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Blepharoplasty (Eyelid Rejuvenation)


  • What is Blepharoplasty?

  • Blepharoplasty is a type of plastic surgery in which the excess skin and fat over the eyelids are corrected to give a youthful appearance to the eyelids and the face.


  • Why do people opt for upper blepharoplasty?

  • As we age, the skin and ligaments of the eyelids become loose and the fat tends to prolapse over the upper eyelids resulting in the upper eyelids looking droopy, unattractive and may even cause disturbances in the peripheral vision.


  • Why do people opt for lower blepharoplasty?

  • With loss of fat in the face due to ageing, the skin over the lower eyelids become loose. With the ligaments in the lower eyelid losing their strength, the fat tends to prolapse creating baggy lower eyelids. There seems to be a definitive ridge between the lower eyelid and the face called as the “Tear Trough” which simulates ageing


  • How is Upper Blepharoplasty done?

  • Some patients may opt to have Upper blepharoplasty alone. In such cases it can be done under local anaesthesia. If it is combined with lower blepharoplasty or other procedures, it can be done under general anaesthesia. An incision is made few mm above the eyelashes of the upper eyelid and the excess skin is removed. In severe cases there may be prolapse of fat from the upper eyelid which can be removed. With ageing as there is loss of volume of fat, in some cases we may add fat to the upper eyelid to male it look more beautiful.


  • How is Lower Blepharoplasty done?

  • Lower blepharoplasty is done under general anaesthesia. We prefer to make an incision in the conjunctival side of the lower eyelid. The prolapsed fat is removed and the loose ligaments of the lower eyelid are released. The distinction between the lower eyelid and the face known as Tear Trough deformity is removed by injecting fat which can be got from other areas of the body such as in the abdomen and medial thighs. If there is excess skin still remaining in the lower eyelid, a strip of skin can be removed from the lower eyelid close to the eyelash of the lower eyelid.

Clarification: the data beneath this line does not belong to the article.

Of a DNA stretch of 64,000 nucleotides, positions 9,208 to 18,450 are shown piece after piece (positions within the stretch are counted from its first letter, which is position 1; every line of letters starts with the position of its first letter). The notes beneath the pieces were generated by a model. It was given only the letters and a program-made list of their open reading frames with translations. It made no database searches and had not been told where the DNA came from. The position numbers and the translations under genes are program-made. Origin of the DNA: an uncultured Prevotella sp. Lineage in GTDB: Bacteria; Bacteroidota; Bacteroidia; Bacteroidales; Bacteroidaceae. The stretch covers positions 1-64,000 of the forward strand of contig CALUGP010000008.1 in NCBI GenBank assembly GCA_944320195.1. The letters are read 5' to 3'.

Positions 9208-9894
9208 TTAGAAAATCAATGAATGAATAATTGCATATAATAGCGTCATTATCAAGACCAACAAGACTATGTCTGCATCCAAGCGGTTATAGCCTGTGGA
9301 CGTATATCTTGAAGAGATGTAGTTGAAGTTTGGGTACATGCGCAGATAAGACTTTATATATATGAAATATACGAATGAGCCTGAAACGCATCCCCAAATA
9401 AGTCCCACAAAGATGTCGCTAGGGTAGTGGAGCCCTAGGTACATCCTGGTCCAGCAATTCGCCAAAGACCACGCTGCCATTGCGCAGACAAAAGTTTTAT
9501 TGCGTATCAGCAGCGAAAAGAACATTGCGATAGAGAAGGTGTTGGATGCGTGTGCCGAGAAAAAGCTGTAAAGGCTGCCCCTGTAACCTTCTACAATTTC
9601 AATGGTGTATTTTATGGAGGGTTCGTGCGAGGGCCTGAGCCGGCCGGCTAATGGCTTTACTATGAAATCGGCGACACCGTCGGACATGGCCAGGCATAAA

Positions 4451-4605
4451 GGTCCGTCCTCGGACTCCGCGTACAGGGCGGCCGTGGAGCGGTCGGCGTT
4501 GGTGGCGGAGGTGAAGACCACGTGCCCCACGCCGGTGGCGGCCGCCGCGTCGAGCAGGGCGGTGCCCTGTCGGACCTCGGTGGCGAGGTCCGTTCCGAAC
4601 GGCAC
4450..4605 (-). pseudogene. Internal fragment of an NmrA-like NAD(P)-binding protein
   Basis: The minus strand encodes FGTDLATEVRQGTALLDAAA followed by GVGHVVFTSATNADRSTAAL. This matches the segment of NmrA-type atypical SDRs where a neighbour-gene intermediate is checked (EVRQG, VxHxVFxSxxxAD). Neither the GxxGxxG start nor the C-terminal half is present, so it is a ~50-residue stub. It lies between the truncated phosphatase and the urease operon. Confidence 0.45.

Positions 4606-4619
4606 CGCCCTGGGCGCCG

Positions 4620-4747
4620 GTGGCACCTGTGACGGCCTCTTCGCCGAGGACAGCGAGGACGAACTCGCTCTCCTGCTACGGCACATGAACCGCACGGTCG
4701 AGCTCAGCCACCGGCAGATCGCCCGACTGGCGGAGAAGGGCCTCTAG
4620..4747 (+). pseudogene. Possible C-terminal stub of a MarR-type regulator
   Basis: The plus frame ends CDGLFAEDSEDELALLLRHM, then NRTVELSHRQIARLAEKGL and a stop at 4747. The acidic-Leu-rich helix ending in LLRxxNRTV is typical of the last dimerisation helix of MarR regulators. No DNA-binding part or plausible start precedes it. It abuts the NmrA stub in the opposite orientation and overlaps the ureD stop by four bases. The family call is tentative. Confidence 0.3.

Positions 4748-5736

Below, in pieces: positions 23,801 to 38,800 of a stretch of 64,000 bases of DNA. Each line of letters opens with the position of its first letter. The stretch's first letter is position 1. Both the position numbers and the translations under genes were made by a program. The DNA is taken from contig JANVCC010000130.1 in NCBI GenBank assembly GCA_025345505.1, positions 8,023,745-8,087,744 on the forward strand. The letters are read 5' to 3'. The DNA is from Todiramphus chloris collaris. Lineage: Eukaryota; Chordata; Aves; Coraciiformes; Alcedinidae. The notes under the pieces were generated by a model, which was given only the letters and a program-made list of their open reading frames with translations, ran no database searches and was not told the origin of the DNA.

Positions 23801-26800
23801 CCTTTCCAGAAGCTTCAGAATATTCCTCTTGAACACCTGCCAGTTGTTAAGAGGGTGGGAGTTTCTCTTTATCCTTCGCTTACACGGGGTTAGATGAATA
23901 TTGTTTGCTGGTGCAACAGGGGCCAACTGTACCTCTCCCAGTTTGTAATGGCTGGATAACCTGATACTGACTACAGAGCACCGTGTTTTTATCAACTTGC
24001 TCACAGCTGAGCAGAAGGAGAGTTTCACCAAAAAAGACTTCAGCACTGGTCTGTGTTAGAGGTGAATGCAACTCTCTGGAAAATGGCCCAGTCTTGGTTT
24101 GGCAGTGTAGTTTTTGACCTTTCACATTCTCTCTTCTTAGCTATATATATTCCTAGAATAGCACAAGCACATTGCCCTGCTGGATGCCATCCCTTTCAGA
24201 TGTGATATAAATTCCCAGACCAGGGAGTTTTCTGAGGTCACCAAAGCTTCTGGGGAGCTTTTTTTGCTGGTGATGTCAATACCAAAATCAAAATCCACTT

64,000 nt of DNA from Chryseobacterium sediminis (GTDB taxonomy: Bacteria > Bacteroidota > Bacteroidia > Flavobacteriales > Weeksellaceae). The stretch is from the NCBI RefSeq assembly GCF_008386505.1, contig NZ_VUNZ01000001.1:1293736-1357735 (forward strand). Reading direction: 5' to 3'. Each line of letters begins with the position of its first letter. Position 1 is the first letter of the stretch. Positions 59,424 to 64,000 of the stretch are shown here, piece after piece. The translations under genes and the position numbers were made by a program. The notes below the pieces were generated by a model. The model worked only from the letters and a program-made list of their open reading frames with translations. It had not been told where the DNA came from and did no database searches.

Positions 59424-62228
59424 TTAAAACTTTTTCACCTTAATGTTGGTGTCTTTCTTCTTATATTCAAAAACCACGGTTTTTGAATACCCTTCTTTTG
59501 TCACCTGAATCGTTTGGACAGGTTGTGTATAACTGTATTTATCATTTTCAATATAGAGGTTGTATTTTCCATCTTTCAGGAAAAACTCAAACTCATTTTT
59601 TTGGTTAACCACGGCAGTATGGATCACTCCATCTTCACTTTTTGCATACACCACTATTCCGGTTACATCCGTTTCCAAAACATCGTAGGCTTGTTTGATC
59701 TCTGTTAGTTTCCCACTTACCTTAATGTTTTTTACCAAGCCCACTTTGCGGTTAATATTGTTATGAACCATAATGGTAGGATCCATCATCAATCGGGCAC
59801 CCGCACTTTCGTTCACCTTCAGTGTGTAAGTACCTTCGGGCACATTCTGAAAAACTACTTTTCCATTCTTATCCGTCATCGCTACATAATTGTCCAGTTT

• What is the normal post operative course?

  • Blepharoplasty is mostly done as a daycase in which the patient comes in the morning and goes in the evening. If needed the patient may stay in the hospital for 1 night. The patient will have mild pain which will be controlled by painkillers. The patient will have bruising and swelling over the face which goes away in 2 to 3 weeks. The swelling of the eyelids may prevent the eyes from closing and cause watering of the eyes. To prevent this we may temporarily suture the upper and lower eyelid partially for 4 days to a week. After a week this suture will be removed. Cold packs can also be applied over the face to reduce the swelling. The patient is advised to keep the head in the upright position to reduce the bruising and swelling over the face. Makeup for the eyelids and contact lenses are to avoided for 2 to 3 weeks till the edema over the eyelids settle. Patients are advised to wear sunglasses to avoid direct sunlight when they go out as this can cause hyperpigmentation over the scar. Patient can take a shower the next day. If only upper blepharoplasty is done the patient can go to work the next day or in two days. If lower blepharoplasty is also done depending on the edema, the patient can go to work in 1 to 3 weeks.


  • What are the risks and complications associated with blepharoplasty?

  • As mentioned earlier blepharoplasty can be associated with pain, bruising of the eyelids causing haematoma of the eyelids, excess swelling of the eyelids which can prevent closing of the eyelids and watering of the eyes.